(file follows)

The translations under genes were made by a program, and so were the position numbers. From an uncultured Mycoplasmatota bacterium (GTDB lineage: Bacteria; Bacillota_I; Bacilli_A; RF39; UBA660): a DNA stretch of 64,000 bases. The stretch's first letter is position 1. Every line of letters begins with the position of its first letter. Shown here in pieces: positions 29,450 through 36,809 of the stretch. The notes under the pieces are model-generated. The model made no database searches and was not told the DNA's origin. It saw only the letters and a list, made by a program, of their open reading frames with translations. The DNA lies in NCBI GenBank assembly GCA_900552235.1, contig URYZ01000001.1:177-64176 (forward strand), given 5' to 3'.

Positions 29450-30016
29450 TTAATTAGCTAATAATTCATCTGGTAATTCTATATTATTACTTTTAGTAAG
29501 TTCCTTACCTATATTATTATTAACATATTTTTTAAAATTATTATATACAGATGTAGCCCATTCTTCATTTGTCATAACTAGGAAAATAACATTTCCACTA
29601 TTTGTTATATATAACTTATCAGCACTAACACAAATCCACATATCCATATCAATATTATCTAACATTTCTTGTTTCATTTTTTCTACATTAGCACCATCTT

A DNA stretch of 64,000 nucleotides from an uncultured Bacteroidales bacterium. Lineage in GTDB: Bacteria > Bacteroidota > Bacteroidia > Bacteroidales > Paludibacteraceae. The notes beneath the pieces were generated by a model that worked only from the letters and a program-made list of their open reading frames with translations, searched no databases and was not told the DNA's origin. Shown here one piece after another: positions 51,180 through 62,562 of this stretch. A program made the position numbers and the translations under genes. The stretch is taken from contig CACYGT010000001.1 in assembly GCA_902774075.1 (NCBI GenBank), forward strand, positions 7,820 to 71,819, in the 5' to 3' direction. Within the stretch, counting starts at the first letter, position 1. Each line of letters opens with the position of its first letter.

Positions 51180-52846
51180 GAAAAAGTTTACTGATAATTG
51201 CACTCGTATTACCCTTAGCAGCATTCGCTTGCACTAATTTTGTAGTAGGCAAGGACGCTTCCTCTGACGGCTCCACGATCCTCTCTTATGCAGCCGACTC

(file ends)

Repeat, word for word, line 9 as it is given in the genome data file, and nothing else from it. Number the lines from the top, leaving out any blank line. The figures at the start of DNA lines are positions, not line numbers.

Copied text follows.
51201 CACTCGTATTACCCTTAGCAGCATTCGCTTGCACTAATTTTGTAGTAGGCAAGGACGCTTCCTCTGACGGCTCCACGATCCTCTCTTATGCAGCCGACTC